The proposed review of the revenue collection policy, they lamented, could not alleviate their hardships in the already wobbling economy.
The E-Levy, a 1.5 per cent deduction of selected electronic transactions with a 100-Cedi daily threshold, was introduced by the government in 2022 as part of measures to shore up revenue.
The fiscal measure has, however, failed to live up to expectations as it is accruing far less than the projected revenue.
In view of this, Finance Minister Ken Ofori-Atta, while presenting the 2023 budget in Parliament on Thursday, November 24, announced a reduction in the rate of the policy from 1.5 per cent to one per cent without the threshold.
The review, among other fiscal and austerity measures, is targeted at salvaging the country’s southbound economy.
This means that subject to approval by Parliament, Ghanaians will pay E-Levy of one per cent on all affected forms of transactions despite the amount involved.
Speaking to some citizens on the development, they expressed disappointment at the policy and questioned the sensitivity of government to their plights.
Madam Abigail Mensah, a trader at the Kotokuraba Market, said she did not want the policy in any form and that it must be scrapped off immediately.
“Already, we can barely afford to feed ourselves and our families and the best government can do is to push us off the cliff with taxes?” she queried with a visibly livid expression.
Comparing the E-levy in its current form to the proposed review, Madam Lordina Ackah, also a trader, preferred it to be left untouched because the percentage removed was an insult.
In an interesting twist, another market woman, Madam Gertrude Dadzie who also called for the levy to be scrapped, suggesting that the government found better means of easing the plight of Ghanaians.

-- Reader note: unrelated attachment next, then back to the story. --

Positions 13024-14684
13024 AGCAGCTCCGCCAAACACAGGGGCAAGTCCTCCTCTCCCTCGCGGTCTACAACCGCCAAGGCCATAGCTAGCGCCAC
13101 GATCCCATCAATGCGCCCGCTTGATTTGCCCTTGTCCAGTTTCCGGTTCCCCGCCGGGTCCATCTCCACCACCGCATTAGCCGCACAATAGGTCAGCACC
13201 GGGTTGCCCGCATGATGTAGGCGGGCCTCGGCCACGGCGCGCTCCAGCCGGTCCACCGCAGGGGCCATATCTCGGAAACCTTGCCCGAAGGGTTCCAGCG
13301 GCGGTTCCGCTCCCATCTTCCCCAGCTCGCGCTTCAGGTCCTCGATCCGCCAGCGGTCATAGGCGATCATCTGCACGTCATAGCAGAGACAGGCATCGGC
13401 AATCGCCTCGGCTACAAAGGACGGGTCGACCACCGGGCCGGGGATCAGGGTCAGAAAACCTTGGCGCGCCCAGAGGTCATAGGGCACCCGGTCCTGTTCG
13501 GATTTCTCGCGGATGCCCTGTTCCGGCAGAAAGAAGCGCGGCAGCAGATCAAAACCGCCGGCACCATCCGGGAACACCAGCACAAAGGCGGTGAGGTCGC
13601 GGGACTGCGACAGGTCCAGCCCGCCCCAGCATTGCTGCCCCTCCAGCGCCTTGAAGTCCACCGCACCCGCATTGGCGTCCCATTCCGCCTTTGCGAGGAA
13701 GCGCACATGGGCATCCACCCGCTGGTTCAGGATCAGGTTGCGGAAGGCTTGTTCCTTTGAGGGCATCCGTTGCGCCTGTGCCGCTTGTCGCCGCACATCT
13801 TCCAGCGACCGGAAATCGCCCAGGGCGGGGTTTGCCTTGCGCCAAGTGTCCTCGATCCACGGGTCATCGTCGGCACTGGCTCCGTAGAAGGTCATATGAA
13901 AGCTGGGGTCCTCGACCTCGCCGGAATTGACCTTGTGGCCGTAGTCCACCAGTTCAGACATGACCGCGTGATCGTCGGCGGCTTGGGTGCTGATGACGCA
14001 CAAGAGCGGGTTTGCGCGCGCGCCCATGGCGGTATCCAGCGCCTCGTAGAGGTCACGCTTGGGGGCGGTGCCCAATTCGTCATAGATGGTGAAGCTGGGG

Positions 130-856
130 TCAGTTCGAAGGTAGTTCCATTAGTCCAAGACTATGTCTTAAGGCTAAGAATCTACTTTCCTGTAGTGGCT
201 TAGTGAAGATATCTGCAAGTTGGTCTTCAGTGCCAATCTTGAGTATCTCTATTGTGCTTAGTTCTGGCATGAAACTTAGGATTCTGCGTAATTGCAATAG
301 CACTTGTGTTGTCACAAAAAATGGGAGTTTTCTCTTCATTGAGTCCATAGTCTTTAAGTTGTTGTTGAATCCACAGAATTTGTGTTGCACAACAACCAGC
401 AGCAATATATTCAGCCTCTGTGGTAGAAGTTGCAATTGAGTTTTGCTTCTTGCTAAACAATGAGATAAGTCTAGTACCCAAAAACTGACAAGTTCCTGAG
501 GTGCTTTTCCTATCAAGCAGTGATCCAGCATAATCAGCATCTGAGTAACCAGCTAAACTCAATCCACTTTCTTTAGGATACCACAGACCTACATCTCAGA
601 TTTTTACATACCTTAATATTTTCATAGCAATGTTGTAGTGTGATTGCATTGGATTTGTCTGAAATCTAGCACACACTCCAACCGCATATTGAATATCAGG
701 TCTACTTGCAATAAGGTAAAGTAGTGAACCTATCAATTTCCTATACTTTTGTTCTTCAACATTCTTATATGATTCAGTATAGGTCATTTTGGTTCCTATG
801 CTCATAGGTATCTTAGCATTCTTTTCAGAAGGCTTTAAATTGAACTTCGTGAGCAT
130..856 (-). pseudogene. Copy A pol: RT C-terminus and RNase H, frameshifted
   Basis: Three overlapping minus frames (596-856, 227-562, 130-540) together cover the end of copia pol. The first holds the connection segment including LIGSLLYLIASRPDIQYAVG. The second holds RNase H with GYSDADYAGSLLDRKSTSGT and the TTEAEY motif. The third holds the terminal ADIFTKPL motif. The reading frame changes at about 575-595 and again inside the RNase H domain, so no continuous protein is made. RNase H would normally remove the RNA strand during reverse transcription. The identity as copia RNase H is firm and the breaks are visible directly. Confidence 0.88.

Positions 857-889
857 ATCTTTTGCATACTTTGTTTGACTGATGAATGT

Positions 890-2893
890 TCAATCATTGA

A taxi driver, Mr Francis Awotwe, called on the government to cancel the E-Levy and bring back the tollbooths.
Lamenting the hardship in the economy, he said he made nothing from his taxi business because every money he made went into buying fuel.
“I buy a gallon of petrol for more than 80 Cedis and I do not make up to 300 Cedis in a day. How much do I give my car owner and how much do I take home to cater for my family?” he retorted.
“In spite of this, the government still wants to take away the small money I send to my poor old mother in the village.”
Meanwhile, some mobile money vendors have said the development would collapse their businesses even further.
Mr Nii Armah Tagoe indicated to the Ghana News Agency that his average daily profit of 80 Cedis had dropped to 20 Cedis since the introduction of the levy.
He said even though transactions conducted were not affected by E-Levy, customers’ activities had dropped significantly due to the lack of proper education on the policy.
“We have not made any profit since the E-Levy came and the trend now is that many people no more do withdrawals and deposits than money transfer.
“The review is worse, and it is going to kill us more,” he added.
Another vendor, Mr Ahmed Yussif, said he did not expect any significant effect on his business, adding that the impact, if any, would be felt after a month.